One of the many dilemmas facing sellers is whether to renovate before listing their home. This question crosses the mind of nearly every homeowner as they begin the process of getting their house ready to sell. Unfortunately, this isn’t a simple yes or no question, and it can take some time to determine whether it’s worth renovating or not.
Several factors come into play, and it’s important to weigh the pros and cons carefully. Below, we’ll go through the most important factors you’ll need to consider in order to make an informed decision.
What is the State of Your Home?
First and foremost, you need to work out what state your home is in. Do you own a turnkey house that is ready for a new owner to move into without having to do any work? Or do you own a house that has some major problems and is in urgent need of major repairs?
It’s a good idea to have the value of your home appraised in advance so that you know what you’re working with. A home inspection is another good idea, and with a professional taking a look over everything, you can be sure that you’re aware of any potential issues. Both of these services can be pricey, but they prevent any nasty surprises during the sales process.
What’s Your Market?
Next, you’ll need to work out who exactly will be interested in your home. What kind of market is it? In a seller’s market, you might get away with not making too many renovations to your home. However, in a slower buyers’ market, potential buyers will be more demanding. It’s very important that you do your research and work out which way the market is going in your area.
Depending on the state of your home, you might market it to buyers that are looking for a fixer-upper — mostly contractors and flippers. Bear in mind that it’ll command a lower price, but if you’re happy with that, you can avoid doing any renovations. If there’s a demand for fixer-uppers in your neighborhood, it’s worth knowing.
On the other hand, if more buyers are looking for a house that’s ready to go, or with just minor repairs needed, you need to bear that in mind. In this case, it can be a good idea to carry out the necessary renovations.
Balancing the Cost
With an idea of who’s looking at your home, you can start to weigh your options. Many people think that they’re guaranteed a return on their investment, and, ideally, you will be able to add renovations to the price of your home, but this isn’t always the case. Remodels hardly ever have an equal return on the initial investment.
Often, it’s better to spend less on cosmetic renovations, and bear in mind that most owners will want to put their own stamp on the place. As such, it’s not a good idea to spend $40,000 on a high-end kitchen that many potential buyers might not like.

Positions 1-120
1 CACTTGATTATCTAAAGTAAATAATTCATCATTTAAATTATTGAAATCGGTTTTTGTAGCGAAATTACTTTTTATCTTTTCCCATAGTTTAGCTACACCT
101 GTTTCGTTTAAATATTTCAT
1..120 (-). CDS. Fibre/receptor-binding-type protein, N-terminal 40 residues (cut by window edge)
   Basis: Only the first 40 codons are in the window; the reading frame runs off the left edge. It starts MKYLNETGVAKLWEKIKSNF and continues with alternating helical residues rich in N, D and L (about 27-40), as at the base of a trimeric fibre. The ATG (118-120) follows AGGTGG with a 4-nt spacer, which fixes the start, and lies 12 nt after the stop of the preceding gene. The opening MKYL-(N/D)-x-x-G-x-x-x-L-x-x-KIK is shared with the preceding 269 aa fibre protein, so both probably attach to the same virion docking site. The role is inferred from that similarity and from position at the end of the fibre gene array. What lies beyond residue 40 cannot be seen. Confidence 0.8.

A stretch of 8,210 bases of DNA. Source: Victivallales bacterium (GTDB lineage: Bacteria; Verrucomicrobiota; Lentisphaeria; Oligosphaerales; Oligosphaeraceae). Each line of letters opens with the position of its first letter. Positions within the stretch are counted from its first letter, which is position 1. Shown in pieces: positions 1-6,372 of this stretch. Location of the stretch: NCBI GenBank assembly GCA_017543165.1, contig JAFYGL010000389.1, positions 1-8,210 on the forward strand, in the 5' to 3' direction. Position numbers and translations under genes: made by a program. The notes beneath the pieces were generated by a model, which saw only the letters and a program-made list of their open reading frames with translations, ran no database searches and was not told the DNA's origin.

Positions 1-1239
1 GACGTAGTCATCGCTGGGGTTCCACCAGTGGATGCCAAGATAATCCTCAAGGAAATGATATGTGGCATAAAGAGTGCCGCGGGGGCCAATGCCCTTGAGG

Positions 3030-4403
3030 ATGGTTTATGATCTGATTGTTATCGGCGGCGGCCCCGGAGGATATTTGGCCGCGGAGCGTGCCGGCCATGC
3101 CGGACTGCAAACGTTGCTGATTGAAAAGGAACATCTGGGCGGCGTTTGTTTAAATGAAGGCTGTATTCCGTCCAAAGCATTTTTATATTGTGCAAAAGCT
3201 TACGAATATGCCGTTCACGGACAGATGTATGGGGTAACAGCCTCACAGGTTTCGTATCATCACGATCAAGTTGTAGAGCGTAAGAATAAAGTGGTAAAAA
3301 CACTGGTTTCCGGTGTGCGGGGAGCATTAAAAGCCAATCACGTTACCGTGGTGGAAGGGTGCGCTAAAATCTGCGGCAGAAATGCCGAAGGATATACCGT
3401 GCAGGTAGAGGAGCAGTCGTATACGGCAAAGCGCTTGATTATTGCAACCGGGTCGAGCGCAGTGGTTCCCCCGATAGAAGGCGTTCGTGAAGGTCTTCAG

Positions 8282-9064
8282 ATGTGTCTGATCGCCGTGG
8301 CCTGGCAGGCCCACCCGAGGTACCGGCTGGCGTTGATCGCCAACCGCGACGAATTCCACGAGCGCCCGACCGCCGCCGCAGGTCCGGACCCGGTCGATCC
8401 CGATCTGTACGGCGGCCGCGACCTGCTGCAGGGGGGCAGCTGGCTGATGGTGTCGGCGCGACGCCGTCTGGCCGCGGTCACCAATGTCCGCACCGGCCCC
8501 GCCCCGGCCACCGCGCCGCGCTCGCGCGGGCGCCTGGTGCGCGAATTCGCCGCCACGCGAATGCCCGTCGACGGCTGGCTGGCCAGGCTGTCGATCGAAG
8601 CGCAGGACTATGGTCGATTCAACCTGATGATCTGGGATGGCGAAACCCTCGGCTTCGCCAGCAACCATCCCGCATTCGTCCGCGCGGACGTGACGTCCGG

Which Renovations Are Best?
Many homeowners will agree that the highest returns are from kitchen and bathroom remodels. However, it is best to keep things simple. To breathe new life into a kitchen, rather than gutting it and adding brand-new elements, you might be able to just repaint cabinet doors or perhaps replace the countertop. If your appliances are dated, you might consider upgrading them, but go mid-range at best.
The same is true for bathrooms. Never go all out, as what might seem like luxury to you, can be extremely off-putting to others. Replacing vanity tops or shower and bath elements is often all that needs to be done.
The most important thing is to allow potential buyers to envision their lives in your home. With that in mind, a deep clean and new paint will often suffice. Keep the palette neutral and avoid bold colors, which can limit your market. Cleaning up or replacing door handles and other hardware such as light fixtures is another cheap and effective way to make your home more attractive.
Finally, ensuring your curb appeal is top-notch is important for attracting buyers right away. It’s worth spending a little time and money getting the exterior of your home looking great, as many buyers will make their mind up within minutes of seeing your home as they arrive. Simply washing your driveway with a power washer or giving the exterior a coat of paint can make a huge difference.
Making it Work
Most of the time, it comes down to what you want to get from selling your home. If there’s a lot to be done, but you’d rather move out quickly and not spend the extra money getting it up to scratch, prepare to sell for a lower price. On the other hand, if you want to get a decent price for your home, it’s worth fixing up any major problems that are likely to put buyers off, such as much-needed roof repairs.
Large repairs should be tackled with caution, as you may discover a whole host of other issues that need addressing during the process, which can turn your renovations into a money pit. Think carefully about whether you can afford this or if it might be better to take a hit on the sale price.
Ultimately, most buyers are happy to work on minor projects they feel they’ll be able to tackle themselves to make your house their home. So, there’s no need to go overboard on renovating your home to the highest standard. Ensure it’s clean and neutral, and ideally without any major repairs, and most people will be happy to make a good offer.
Speak with your agent before taking on any major renovations and get their professional opinion. They’ll help you understand the market and what you can do to get the best price for your home.